April 11, 2016 - Michael Salinger
American School of Warsaw, Poland
“I’m too busy to have the poet visit my classroom”
This is a sentiment that Sara and I are familiar with – especially in the upper grades of an IB Diploma or AP school. Not so at the American School of Warsaw. We visited and wrote with grades six through twelve. It was a pretty great visit all around – due in no small part to the librarian – Bonnie’s – attention to detail.
This one came off like it was on rails -smooth and on course. We started with three different assemblies – one for the middle school, one for the high school and then culminating with a raucous elementary presentation, plus we wedged in a visit to a 7th grade creative writing class. We made contact with every student in the school on our first day. When we walked the halls with Bonnie afterwards we got smiles of recognition and greetings – we had become a known commodity to the student body. It made our transition into four successive days of teaching in the classrooms so much more fruitful.
There are times when the schools bringing us in skip these assemblies because they don’t think they have time – but these early contacts really make the experience so much more successful. A little time invested up front always pays off.
Pre-Planning Rocks the Lesson: Of Mice and Men
It paid off when I visited with a ninth grade teacher Steve, before our scheduled session – this short meeting allowed us to discuss what his class was studying and for me to craft a lesson specifically for them. We ended up writing found poems from one of four selections excerpted from Of Mice and Men. We then had the kids work together to combine their work into pieces for two voices. Just a little bit of pre-planning and the lesson rocked. Themes, foreshadowing and tone all emerged from the pieces kids crafted by close reading and peer discussion of their passages.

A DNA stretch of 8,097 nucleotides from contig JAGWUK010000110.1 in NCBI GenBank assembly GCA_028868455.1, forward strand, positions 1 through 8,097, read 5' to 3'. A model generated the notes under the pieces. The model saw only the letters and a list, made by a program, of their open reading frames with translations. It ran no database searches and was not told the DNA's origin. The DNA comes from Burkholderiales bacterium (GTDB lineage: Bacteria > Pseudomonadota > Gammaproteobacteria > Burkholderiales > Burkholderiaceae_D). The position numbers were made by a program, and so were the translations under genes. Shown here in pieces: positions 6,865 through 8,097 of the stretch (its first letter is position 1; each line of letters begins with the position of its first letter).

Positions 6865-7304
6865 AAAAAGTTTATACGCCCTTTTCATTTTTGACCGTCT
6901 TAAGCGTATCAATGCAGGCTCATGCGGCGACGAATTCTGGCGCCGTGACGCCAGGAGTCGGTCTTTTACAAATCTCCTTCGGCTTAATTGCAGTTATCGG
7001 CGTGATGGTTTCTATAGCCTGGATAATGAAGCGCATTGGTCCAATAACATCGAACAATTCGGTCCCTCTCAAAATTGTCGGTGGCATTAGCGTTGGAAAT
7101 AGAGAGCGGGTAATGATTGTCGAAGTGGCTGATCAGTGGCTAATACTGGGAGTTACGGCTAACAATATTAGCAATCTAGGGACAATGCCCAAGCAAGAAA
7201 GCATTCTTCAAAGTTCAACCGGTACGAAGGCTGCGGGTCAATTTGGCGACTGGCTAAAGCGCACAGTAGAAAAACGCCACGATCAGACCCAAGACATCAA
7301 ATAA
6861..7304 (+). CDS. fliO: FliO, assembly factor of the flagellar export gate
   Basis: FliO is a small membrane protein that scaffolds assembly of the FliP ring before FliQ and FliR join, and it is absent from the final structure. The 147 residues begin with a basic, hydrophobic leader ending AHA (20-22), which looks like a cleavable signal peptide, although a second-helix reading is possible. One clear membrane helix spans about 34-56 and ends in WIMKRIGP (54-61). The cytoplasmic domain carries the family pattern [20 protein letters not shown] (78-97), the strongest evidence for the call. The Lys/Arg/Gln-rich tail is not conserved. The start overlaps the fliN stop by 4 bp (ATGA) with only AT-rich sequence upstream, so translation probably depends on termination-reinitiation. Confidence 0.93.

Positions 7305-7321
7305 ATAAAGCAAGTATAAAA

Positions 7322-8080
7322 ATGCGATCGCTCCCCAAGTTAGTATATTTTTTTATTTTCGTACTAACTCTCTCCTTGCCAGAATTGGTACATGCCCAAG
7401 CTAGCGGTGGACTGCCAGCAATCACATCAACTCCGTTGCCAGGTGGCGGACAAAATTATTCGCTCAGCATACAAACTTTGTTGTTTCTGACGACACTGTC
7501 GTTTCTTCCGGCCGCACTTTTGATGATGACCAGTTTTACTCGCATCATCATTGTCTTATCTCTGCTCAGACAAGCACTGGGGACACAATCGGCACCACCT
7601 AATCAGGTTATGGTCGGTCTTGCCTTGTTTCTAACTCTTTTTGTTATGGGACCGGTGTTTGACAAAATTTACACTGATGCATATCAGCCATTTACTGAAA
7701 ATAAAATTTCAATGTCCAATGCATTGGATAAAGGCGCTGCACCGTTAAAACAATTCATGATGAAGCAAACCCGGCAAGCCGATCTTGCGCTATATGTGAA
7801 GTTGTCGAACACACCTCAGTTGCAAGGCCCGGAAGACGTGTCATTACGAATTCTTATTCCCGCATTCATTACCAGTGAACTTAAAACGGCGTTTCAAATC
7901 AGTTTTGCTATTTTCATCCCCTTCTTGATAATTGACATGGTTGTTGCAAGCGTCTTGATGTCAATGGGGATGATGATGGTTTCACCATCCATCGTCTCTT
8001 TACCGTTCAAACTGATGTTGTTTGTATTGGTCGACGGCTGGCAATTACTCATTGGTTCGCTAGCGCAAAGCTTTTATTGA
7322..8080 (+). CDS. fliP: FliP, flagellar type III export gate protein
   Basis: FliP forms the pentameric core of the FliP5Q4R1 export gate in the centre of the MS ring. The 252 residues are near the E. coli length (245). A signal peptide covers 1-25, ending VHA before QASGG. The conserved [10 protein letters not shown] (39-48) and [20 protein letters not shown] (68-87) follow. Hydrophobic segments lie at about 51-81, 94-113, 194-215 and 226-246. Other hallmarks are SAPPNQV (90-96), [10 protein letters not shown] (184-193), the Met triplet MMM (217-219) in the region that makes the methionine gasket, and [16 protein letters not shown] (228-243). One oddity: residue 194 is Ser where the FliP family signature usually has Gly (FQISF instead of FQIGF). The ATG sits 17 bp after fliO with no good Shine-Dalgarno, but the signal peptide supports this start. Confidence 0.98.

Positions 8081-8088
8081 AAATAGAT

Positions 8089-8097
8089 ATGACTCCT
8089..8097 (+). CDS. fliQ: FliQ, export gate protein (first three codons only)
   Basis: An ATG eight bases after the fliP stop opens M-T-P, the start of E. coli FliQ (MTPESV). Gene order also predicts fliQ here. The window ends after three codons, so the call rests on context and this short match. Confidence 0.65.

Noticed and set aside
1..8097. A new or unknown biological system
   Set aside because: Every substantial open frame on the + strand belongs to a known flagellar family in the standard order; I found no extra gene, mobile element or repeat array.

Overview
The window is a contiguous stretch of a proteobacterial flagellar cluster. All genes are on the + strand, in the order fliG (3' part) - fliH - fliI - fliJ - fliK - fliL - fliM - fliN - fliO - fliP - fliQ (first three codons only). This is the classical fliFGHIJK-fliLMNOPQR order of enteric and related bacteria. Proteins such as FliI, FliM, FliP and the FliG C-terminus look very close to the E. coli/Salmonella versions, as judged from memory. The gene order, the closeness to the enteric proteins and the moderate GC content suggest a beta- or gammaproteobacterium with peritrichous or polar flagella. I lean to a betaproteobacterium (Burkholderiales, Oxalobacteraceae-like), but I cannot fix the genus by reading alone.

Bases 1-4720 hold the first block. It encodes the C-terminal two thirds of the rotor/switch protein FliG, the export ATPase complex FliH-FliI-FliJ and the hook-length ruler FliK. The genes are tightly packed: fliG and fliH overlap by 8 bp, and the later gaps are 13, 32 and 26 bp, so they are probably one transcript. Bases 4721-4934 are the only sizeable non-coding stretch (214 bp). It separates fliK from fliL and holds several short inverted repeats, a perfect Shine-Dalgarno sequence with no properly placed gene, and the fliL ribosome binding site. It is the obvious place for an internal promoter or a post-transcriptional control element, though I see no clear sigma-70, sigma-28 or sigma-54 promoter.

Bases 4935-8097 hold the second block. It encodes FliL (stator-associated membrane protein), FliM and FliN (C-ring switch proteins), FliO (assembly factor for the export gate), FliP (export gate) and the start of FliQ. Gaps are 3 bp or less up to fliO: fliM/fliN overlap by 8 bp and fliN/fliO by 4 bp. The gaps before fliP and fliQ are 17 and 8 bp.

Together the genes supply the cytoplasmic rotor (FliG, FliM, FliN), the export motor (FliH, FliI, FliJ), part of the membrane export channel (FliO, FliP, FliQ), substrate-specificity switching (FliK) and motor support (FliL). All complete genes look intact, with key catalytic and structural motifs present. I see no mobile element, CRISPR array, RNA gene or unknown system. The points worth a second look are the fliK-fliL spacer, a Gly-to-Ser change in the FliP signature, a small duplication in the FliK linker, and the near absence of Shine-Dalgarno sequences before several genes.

Ditto with Jon’s 11th grade IB Lang and Lit class. A little pre-session chat and I was able to pull out and amend a lesson I had written earlier in the year to deconstruct a Duffy poem – we were also able to come up with customized lesson on extended metaphor that referenced and used John Gardner’s novel Grendel as a basis in Alan’s 12th grade class. A little pre-planning combined with the instructor’s self-confidence to allow a guest lead their class for a day and success followed.
Just like the old adage about spending money to make money – you have to expend a little time up front to save a bunch of time later. Sara and I come into a classroom with the plan of teaching practical writing strategies – good communication skills and the prioritization of information gathered through reading that is then evidenced in short written text. These are lessons that not only work on current subject matter but all upcoming curricula – rather than taking time away from the specific goal of the day – these ideas and strategies offer formative assessments for current and future lessons. It’s more akin to teaching an essay format that can be used to evidence understanding in any circumstance than text specific questions and answers. Planting minutes to save hours.
A Little Risk Equals Big Rewards.
The teachers at the American School of Warsaw were willing to give it a shot and I believe together we succeeded. But what if the lesson hadn’t worked? It happens – the best laid plans and all – what if a day gets burned? Is it really the end of the world? Can we really not afford a single day out of our schedule? If this were true there would be no away games for sports teams, snow days, or any other extra curricular activity that might cause a kid to lose class time. We ask our students to take risks every day – shouldn’t we be willing to do so as well? Do we really want to stay put – teaching the same lesson, texts, and ideas year after year?
It seems to me AWS has a long-range view in mind for their kids – just the fact that there IS a 7th grade creative writing class warms the cockles of my heart. I’m not saying that the students and teachers of AWS aren’t busy – they are as busy as any other school on the planet. I’m just saying that they obviously aren’t too busy to know that sometimes one needs to make time.